Reading Time: 3 minutes So, the celebrations are upon us to commemorate good ole Jesus and his rather miraculous (and dare I say imaginary) birth. Well, he may have been born, but not like that. But enough of that. Or maybe not. I have two rather decent suggestions with which to fill your stockings (Christmas, not underwear).
Reading Time: 3 minutes

One of the quirks of being me is that I don’t like asking for help. Growing up I also seem to have absorbed the notion that “real work” involves making things, doing things with your hands, fixing things, etc. Writing was never a job that I saw modeled as a for-real job.  But it turns out that writing is a lot of work, especially if you try to do it well.  And while I already have a full-time job (I’m a high school teacher), I have a lot of people under my care, so I have to maintain multiple jobs.
Writing is fast becoming my main second job, and the more I invest in it, the harder it becomes to have a third or fourth part-time job (I’ve had up to four at once).  Most importantly, the more I write, the more I’m finding that people are being helped by hearing someone else processing these thoughts “out loud” for their benefit.  I get a lot of emails in a typical month and I very much enjoy interacting with readers.  But I need help from my friends to enable me to keep writing and doing what I do.  That’s where Patreon comes in.
A friend who knows I don’t like asking for help sent me a note and asked me to share it. It means an awful lot to me that friends and readers value what I do so much that they would even contribute financially to help keep this work going, as well as asking other to do the same. So I told her I’d pass it along:

Neil didn’t start Godless in Dixie to help me. He might not have even known there were people like me. I live in the North, not in the Deep South. I am not at risk of losing my job because I am not religious.
My family still loves me. I have not lost friends, to my knowledge. And yet, coming to terms with my non-belief was hard. Being silent about it ached, but being open felt risky.
One day I read his blog, and I read about Neil. I read his letters to his daughters. I read more. I bookmarked the page. I thought. And thought. And investigated other places. And grew inside.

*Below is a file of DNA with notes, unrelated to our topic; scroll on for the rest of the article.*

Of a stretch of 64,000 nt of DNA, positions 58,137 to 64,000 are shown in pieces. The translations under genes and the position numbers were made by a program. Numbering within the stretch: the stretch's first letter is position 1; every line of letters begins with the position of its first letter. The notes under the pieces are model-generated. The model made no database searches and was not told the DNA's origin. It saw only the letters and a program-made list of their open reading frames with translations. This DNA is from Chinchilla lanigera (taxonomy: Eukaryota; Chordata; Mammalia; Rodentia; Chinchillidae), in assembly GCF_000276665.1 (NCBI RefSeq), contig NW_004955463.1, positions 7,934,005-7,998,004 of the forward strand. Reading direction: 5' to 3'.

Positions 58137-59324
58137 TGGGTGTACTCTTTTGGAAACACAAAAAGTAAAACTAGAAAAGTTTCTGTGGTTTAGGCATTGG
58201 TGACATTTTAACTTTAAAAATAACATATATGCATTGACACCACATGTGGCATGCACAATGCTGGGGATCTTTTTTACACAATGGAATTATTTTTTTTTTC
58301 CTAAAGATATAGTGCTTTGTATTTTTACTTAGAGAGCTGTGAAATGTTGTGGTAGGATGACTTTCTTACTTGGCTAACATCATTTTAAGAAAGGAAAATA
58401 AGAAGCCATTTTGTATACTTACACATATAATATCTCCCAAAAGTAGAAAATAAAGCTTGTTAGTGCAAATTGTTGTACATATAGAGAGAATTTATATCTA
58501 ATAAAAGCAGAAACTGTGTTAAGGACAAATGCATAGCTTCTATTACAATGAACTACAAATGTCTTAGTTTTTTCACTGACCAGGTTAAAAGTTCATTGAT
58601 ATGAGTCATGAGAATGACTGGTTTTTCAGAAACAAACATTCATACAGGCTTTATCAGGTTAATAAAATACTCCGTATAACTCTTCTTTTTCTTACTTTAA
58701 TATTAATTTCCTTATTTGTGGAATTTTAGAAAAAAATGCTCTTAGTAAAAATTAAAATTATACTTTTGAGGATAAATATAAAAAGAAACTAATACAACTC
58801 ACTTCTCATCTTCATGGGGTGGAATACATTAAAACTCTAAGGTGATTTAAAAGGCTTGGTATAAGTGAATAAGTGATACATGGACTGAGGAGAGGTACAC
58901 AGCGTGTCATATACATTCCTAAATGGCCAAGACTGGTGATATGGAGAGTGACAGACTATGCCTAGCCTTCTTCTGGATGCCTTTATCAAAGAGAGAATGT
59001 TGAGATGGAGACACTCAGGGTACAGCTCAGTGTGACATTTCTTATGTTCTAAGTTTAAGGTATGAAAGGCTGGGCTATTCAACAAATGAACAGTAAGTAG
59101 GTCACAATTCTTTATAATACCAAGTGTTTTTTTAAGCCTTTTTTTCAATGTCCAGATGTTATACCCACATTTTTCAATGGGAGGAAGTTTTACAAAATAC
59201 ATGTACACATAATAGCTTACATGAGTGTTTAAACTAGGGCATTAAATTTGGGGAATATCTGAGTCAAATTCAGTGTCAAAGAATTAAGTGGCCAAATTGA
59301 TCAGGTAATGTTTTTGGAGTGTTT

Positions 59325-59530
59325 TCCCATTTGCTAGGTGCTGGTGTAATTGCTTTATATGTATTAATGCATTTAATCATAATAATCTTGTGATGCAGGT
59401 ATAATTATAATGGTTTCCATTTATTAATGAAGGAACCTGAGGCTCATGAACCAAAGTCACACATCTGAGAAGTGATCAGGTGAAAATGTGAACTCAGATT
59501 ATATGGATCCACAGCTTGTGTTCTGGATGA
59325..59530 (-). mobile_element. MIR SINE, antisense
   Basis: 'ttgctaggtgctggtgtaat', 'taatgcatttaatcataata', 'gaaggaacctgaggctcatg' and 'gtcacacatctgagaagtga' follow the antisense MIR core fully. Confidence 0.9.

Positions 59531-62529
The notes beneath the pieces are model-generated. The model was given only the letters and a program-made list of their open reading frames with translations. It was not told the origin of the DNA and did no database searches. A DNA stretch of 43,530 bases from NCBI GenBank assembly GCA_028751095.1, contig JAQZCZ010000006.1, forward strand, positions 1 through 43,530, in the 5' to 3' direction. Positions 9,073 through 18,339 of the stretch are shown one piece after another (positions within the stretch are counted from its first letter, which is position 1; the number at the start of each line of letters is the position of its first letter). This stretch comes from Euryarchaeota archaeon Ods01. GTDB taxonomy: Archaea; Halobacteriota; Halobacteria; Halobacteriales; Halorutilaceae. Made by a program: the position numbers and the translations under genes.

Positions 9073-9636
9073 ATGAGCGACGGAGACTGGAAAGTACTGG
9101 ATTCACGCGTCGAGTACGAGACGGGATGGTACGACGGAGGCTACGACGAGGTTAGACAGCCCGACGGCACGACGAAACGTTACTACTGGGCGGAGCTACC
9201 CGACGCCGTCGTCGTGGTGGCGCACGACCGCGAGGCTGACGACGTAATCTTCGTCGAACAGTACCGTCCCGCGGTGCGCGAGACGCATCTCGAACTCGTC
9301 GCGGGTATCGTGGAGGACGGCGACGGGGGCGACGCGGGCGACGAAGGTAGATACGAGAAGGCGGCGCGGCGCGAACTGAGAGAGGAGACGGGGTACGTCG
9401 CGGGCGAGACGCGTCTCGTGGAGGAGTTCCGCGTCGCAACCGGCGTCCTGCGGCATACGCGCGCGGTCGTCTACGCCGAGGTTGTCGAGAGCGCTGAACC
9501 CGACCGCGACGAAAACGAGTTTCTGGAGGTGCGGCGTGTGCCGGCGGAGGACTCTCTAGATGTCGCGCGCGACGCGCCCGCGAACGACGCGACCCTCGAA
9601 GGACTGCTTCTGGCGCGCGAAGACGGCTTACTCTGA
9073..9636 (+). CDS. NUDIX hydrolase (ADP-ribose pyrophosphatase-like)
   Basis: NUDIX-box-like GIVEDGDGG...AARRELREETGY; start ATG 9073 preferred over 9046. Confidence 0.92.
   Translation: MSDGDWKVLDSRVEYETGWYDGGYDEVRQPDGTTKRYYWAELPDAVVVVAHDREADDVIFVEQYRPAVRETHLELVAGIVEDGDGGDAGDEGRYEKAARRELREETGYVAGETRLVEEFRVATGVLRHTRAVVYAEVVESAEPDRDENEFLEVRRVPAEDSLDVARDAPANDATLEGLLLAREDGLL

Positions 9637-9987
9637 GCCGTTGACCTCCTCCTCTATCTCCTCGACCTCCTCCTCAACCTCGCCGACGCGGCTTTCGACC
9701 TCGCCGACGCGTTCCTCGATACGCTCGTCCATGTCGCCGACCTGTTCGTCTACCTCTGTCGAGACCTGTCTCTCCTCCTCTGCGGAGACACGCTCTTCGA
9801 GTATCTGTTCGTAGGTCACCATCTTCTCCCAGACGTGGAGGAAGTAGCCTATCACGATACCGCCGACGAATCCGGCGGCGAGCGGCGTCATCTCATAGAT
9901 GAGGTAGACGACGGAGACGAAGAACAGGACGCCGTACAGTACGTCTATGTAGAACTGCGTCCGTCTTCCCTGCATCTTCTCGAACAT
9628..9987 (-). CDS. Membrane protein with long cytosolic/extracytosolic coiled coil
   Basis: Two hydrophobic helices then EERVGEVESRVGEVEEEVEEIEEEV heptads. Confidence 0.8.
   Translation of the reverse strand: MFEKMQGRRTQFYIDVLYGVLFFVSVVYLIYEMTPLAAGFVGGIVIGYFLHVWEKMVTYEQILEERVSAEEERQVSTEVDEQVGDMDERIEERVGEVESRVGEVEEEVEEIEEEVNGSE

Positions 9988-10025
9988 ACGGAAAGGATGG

Gradually I found I was no longer fearful. I was myself, and I was happy. This blog was part of my transition.
I want to help him back. I am proud to be one of his Patreon supporters. It feels good to have a way to help. Has he helped you? I asked him to let me ask you if you want to help him back too, so here I am 🙂

And there you have it.  I know this blog means something to people so I shouldn’t be so skittish about asking for help.  I’ll try to work on that.
In the meantime, please consider helping me do what I do by sponsoring me through Patreon.  You can give as little as a dollar a month if you like, but every bit helps.  If you’re interested in becoming a patron, you can click on the image below and see what I’m up to, and see how to help.

(Click the image to become a sponsor)

But maybe you don’t want to give anything on a regular basis. Perhaps you’re only looking to give a one-time gift as a thank you. I promise it will be put to good use, and I don’t mean buying a Gulfstream jet.
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Thanks for reading and for encouraging me the way you do.  It makes the time I spend writing and responding so very worth it.

Upcoming Appearances

Incidentally, if you’re interested in what I’m up to in the next couple of months, here’s a quick breakdown:

  • This week is the big American Atheist Convention in Memphis, Tennessee (April 2-5).  I’ll be presenting a workshop entitled “Southern Atheist Living” along with Liz Hoffmaster of the Memphis Atheists group and Mandisa Thomas of Black Nonbelievers.
  • On Sunday, April 12th I will be speaking at the Chattanooga Humanist Assembly on the subject of “Making the South a Safe Place for Secularists.”
  • Then on Sunday, April 26th, I’ll be interviewed on the Minnesota Atheists podcast at 9:00am Central time.
  • Two more groups are working on getting me out to see them, one in the Atlanta area and another in Nashville, TN.

Stay tuned and I’ll keep you posted as these events develop.   Even more reasons to help out.  Travel can be expensive, you know it?

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Neil Carter is a high school teacher, a father of four, and a skeptic living in the Bible Belt. A former church elder with a seminary education, Neil now writes mostly about the struggles of former evangelicals...